[Haskell-cafe] Building a better dog house?
nowgate at yahoo.com
Sun May 17 16:44:06 EDT 2009
I've been away from software design for more than a decade and have fallen behind on what's currently being used. I wasn't even aware of RUP.
Thanks for the info.
--- On Sun, 5/17/09, Paul Johnson <paul at cogito.org.uk> wrote:
From: Paul Johnson <paul at cogito.org.uk>
Subject: Re: [Haskell-cafe] Building a better dog house?
To: "michael rice" <nowgate at yahoo.com>
Cc: haskell-cafe at haskell.org
Date: Sunday, May 17, 2009, 3:26 PM
michael rice wrote:
> I was just looking at my UML (Unified Modeling Language) User Guide and discovered this:
> "The number of object-oriented methods increased from fewer than 10 to more than 50 during the period between 1989 and 1994." pg. xviii, Booch, Rumbaugh, Jacobson, 1999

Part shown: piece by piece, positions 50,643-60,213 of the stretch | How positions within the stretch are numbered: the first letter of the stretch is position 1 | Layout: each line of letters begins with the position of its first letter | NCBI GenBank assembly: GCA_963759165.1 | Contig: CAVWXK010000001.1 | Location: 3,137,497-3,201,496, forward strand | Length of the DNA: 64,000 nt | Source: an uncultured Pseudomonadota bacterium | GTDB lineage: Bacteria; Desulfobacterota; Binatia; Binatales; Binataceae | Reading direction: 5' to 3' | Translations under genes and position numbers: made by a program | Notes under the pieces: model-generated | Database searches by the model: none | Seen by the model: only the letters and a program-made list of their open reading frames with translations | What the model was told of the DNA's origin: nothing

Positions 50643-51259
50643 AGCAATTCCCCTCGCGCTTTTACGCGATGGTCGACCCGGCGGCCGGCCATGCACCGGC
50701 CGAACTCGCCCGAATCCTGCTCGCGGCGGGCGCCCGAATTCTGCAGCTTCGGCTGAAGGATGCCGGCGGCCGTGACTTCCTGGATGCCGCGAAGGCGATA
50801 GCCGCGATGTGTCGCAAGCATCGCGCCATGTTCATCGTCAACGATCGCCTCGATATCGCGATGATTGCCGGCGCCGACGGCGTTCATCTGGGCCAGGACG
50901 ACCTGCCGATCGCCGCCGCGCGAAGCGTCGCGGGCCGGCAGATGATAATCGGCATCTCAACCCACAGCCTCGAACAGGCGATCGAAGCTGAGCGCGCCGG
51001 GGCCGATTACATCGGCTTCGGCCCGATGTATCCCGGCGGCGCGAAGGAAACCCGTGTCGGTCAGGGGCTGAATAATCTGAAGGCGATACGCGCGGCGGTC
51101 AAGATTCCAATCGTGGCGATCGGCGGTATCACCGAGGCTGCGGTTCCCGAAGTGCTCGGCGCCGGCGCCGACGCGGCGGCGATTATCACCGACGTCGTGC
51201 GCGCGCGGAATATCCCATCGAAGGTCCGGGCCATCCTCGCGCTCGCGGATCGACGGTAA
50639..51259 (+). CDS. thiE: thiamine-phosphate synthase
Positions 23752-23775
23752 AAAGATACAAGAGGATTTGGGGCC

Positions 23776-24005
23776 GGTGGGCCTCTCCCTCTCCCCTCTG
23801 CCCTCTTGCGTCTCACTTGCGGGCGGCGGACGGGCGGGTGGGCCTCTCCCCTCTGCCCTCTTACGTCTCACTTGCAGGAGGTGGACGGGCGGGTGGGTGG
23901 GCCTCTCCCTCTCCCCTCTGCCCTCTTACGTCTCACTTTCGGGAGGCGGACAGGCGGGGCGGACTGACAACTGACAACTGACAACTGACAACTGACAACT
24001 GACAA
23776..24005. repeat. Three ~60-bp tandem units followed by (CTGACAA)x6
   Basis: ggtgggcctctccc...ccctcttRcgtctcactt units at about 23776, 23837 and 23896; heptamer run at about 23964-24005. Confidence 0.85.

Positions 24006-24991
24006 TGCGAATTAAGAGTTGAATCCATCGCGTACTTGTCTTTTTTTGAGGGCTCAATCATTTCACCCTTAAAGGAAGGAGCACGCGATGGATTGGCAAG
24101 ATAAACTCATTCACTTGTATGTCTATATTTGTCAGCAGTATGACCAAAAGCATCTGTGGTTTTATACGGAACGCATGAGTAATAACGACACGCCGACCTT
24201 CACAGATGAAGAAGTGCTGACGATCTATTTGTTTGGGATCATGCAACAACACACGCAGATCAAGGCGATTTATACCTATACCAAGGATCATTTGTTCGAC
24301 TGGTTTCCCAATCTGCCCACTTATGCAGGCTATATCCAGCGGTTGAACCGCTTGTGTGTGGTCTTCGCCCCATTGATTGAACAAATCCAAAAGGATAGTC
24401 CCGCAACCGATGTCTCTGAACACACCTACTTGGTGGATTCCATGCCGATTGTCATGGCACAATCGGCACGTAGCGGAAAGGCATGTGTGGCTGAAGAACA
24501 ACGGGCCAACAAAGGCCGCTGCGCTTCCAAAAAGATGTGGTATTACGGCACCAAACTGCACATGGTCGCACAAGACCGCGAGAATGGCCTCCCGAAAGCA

> Is there a modeling methodology recommended for functional languages?
UML of course is not a methodology, its a language. "Rational Unified Process" (RUP) is a methodology.
There is no recommended methodology for functional programming, but large chunks of RUP and most similar methodologies have little to do with OO programming, and therefore could be used as-is. All the project planning, configuration management, requirements management and so on will work just fine.
When it comes to the software design in functional languages I find it best to start by looking for a domain analysis of the problem (something that RUP includes as well, if I recall correctly). Then try to translate that domain analysis into an embedded domain specific language (EDSL). Ideally the EDSL should allow you to describe anything that is physically or logically possible in the domain, but nothing that is impossible. Then you can go ahead and create your software by translating the requirements directly into the EDSL.
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